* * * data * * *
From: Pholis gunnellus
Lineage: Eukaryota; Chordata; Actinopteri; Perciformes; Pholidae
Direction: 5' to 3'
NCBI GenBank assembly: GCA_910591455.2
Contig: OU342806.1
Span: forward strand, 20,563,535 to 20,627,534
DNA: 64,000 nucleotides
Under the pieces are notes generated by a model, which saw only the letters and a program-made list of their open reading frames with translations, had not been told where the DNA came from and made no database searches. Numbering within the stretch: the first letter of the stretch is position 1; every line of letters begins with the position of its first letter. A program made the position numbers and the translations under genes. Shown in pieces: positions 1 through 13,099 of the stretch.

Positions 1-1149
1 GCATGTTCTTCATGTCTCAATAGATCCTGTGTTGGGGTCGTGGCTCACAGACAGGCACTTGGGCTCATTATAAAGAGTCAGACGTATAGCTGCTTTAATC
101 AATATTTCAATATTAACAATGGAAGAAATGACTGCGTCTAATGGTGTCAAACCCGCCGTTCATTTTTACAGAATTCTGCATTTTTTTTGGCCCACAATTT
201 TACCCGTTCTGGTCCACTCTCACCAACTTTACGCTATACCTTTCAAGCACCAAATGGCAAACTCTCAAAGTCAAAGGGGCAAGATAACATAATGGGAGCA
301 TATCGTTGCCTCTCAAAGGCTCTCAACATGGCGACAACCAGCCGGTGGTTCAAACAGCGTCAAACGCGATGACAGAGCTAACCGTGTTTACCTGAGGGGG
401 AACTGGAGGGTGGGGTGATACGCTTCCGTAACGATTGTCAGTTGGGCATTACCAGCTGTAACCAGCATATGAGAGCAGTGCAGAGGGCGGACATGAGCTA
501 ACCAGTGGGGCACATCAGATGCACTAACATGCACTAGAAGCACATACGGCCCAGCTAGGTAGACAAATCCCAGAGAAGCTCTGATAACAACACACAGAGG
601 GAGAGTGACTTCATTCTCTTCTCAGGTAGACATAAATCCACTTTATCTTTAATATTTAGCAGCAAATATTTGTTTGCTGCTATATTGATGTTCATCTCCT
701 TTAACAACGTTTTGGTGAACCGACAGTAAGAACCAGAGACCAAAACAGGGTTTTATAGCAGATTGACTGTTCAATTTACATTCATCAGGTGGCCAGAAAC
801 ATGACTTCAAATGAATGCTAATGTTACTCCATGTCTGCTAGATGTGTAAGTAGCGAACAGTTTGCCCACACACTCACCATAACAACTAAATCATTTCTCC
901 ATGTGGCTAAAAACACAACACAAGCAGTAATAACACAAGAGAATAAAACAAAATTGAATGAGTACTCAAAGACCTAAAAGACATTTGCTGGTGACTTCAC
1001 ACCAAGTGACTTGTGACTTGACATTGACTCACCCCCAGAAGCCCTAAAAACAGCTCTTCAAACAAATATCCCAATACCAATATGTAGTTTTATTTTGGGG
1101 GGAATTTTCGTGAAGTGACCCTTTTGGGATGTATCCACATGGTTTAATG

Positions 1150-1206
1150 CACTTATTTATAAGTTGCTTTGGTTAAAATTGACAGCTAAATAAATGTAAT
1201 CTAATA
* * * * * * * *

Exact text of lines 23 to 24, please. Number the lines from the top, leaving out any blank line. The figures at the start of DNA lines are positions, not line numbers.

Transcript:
1150 CACTTATTTATAAGTTGCTTTGGTTAAAATTGACAGCTAAATAAATGTAAT
1201 CTAATA